The test started: 120 minutes to complete 60 questions. The CATS testing format consists of a question with three multiple choice answers. An FAA-issued reference book was provided, that featured graphics and sectional chart excerpts, along with a calculator and three pencils. It didn't take me long to realize that the UAG test was bloated with FAR/AIM general aviation questions and rather light on the UAS-based stuff. Most of the questions centered around reading and understanding the sectional chart, airspace definitions and their respective altitudes, communication protocol at various class airports, etc. There were some obscure weather-related questions in there as well... stuff that you wouldn't know unless you were either a meteorologist or a pilot. Peppered in were a few Part 107 questions; it was obvious that the FAA wants the Remote Pilot to understand airspace and know how to read a sectional, first and foremost. Keep in mind that the 60 questions on my test were randomized from a large pool, so the next test taker could very well have a different experience than I did.

I finished in a little under 1.5 hours, and my score was immediately placed on the screen in front of me with no agonizing spinning beach ball or flipping hour glass; by the time i had clicked the last question, the test was already graded. I passed! I missed 8 questions out of the 60, and I was able to go back and see which ones I missed if I was so inclined. My test taking partner also passed, so we congratulated each other and made our way out to the main office to finalize this ordeal.

The Final Step - IACRA

I had dreams of walking out of the flight school with a little laminated Remote Pilot license, but that's obviously not how it works. The test is behind me, but I need to apply for the license electronically. That means logging on to the FAA Integrated Certificate and/or Rating Application system - affectionately referred to as the IACRA. From there, you'll sign up for an account, answer a few more personal questions, and input your EXAM ID to close the book on this story and get your paper license. But alas! Nothing is ever cut and dry with the government; it can take a minimum of 48 hours for the exam result to make their way to the IACRA system.

At the moment, I'm stuck in limbo. I passed the test, but I don't have that official title of Remote Pilot with a Small Unmanned Aircraft System rating. I'm going to continue to wait for my golden ticket, as I have been for quite some time now. I'm not worried though, because Part 107 is such a vast improvement over the absurd 333 exemption, that it's worth the wait.

Update

I awoke to a nice surprise in my IACRA console this morning: a little green button to print my temporary certificate! I took the test on 8.28.16, and received my temporary certificate on 9.8.16. Total time to process was 10 days. Now to wait for the real certificate in the mail to arrive.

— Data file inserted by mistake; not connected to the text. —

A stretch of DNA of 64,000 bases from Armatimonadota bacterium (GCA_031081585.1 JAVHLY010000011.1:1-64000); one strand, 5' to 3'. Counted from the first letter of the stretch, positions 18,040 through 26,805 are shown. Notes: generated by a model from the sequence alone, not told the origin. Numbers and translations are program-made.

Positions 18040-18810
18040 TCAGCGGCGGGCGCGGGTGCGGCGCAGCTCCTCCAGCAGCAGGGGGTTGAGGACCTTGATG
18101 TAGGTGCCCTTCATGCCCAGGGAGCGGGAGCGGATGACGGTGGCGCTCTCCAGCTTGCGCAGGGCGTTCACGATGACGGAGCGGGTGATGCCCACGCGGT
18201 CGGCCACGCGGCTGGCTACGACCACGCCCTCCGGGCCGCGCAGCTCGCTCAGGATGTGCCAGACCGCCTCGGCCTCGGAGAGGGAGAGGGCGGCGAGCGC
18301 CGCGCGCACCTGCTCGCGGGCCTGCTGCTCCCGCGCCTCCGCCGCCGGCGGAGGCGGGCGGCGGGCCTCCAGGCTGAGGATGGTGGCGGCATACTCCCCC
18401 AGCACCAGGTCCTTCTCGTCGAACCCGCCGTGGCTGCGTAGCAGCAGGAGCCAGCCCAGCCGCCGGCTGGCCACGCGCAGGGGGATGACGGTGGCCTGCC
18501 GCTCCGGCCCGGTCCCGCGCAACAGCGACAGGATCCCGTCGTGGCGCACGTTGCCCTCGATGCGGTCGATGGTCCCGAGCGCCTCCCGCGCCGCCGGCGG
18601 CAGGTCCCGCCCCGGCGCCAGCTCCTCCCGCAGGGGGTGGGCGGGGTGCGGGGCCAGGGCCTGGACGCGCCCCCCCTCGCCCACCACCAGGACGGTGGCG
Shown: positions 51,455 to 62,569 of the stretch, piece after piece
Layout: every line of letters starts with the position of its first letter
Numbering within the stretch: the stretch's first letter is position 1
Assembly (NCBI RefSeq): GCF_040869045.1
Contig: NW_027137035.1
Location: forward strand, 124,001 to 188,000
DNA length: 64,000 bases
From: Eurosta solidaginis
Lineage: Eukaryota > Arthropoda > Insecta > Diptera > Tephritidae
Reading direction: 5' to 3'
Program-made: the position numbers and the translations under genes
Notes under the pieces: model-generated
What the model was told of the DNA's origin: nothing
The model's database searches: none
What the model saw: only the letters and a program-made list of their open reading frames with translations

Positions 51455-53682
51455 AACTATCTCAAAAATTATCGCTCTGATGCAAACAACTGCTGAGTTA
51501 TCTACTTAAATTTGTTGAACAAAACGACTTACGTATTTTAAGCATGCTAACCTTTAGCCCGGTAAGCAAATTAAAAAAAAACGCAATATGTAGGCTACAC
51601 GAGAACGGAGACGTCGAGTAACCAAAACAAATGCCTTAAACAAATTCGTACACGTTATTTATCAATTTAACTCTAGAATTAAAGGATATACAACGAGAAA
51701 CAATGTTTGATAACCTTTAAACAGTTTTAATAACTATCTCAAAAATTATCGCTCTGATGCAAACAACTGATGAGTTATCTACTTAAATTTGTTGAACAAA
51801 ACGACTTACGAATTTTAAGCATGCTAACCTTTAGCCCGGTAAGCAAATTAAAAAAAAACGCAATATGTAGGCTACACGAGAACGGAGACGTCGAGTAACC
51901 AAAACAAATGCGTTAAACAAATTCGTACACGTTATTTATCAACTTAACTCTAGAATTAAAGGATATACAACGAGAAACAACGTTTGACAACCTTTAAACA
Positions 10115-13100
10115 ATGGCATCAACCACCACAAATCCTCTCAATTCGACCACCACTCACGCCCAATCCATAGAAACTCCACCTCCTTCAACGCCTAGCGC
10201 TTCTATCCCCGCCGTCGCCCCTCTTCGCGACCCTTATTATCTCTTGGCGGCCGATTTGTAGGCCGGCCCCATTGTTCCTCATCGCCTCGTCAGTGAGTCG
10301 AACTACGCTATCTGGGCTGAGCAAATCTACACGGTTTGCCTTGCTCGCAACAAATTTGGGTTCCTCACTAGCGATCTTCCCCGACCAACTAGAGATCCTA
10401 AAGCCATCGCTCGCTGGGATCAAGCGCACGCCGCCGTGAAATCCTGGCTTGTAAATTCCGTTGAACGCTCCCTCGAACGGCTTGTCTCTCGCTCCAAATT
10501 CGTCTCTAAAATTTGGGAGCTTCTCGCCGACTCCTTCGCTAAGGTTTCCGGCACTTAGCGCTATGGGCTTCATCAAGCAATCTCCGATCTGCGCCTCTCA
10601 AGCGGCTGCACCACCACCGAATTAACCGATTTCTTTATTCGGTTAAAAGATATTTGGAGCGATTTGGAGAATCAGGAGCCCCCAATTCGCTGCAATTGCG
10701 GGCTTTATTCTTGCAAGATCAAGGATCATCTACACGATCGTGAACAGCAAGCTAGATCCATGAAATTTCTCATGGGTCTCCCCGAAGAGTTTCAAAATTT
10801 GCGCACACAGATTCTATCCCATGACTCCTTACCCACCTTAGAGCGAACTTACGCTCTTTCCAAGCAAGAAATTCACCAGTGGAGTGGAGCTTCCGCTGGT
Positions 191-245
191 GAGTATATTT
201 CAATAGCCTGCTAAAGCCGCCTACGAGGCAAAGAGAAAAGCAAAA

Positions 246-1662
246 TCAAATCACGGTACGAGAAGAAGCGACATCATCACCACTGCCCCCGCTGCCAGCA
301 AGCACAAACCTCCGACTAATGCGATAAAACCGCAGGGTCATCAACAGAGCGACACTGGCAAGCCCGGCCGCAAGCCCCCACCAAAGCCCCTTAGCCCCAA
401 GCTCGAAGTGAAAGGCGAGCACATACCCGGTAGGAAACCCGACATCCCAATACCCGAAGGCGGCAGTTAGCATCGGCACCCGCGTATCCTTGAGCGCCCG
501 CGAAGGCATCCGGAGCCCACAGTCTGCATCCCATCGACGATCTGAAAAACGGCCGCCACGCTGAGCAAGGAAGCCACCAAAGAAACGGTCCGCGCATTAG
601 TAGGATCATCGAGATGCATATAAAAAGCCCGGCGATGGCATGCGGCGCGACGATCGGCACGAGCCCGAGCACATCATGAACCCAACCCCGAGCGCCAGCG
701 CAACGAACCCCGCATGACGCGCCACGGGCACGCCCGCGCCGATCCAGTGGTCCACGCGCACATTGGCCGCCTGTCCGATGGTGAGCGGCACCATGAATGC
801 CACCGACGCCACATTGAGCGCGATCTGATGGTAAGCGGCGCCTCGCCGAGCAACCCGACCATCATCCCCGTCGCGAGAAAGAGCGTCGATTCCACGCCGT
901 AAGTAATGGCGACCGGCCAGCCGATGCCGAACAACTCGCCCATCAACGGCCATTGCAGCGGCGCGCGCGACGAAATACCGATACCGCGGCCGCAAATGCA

Links

CATS Testing

FAASafety.gov

FAA Integrated Certificate and/or Rating Application System

Last edited by Matt Gunn; Sep 08, 2016 at 08:42 AM..
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Aug 30, 2016, 12:13 AM
Eye in the Sky
HGhost's Avatar
No offence to anyone doing this, but appears to me it is a lot of Stupidity for anyone who is flying a Model aircraft to be subject to what a Jet Liner Pilot needs to know.

Most ( even commercial) pilots are simply flying models mostly for photography, or mapping, etc etc.......trying to make a few dollars in the Reality market for example or using it to get a better view of a rooftop perhaps.....guttering etc etc...

The need to know all the protocol for a Passenger Jet Pilot , seems to be overkill for a commercial grade model aircraft, which is what about 98% of what people will be doing.

IF one was looking to become a Delivery Pilot for lets say Amazon or perhaps wanting to have something to help them get in the military and fly a Large true "DRONE" I could understand all the i's and t's.....that need to be obtained

I believe it is just another way Uncle Sam has found to make a dollar ........

again it is up to the individual....but seems to me a lot of Hoopla for Nothing.
Aug 30, 2016, 01:15 AM
Registered User
Matt, Thank you for posting your experience. I spent 6 more hours today on UAVgroundschool (yes, I paid) as I started with no "PILOT" training. The sectional maps are a PIA to read - class airspace is complicated around airports. Weather study a little better once you learn all the government acronyms (and they are a doozy) - personally I think the test is overreach for sUAS if we stay under 400 ft and away from airports- but since it has to be same for anyone in US they have to tailor it to fit regardless of where you live. I don't plan on going west or east (way too much airway congestion) but that's my thought.
Aug 30, 2016, 10:29 AM
Registered User
Quote:
Originally Posted by speed2004
Matt, Thank you for posting your experience. I spent 6 more hours today on UAVgroundschool (yes, I paid) as I started with no "PILOT" training. The sectional maps are a PIA to read - class airspace is complicated around airports. Weather study a little better once you learn all the government acronyms (and they are a doozy) - personally I think the test is overreach for sUAS if we stay under 400 ft and away from airports- but since it has to be same for anyone in US they have to tailor it to fit regardless of where you live. I don't plan on going west or east (way too much airway congestion) but that's my thought.
This is only so far for comercial use no for the hobby people, there is nothing I can find that say is for a 10 year old.or a 5 year old. Good luck testing the little children. The only thin right here is the goverment want money to send to Iraq, Syria and refugees, and using the FAA as a business. Is not even for education of new pilot's . Any one ask where this money goes.?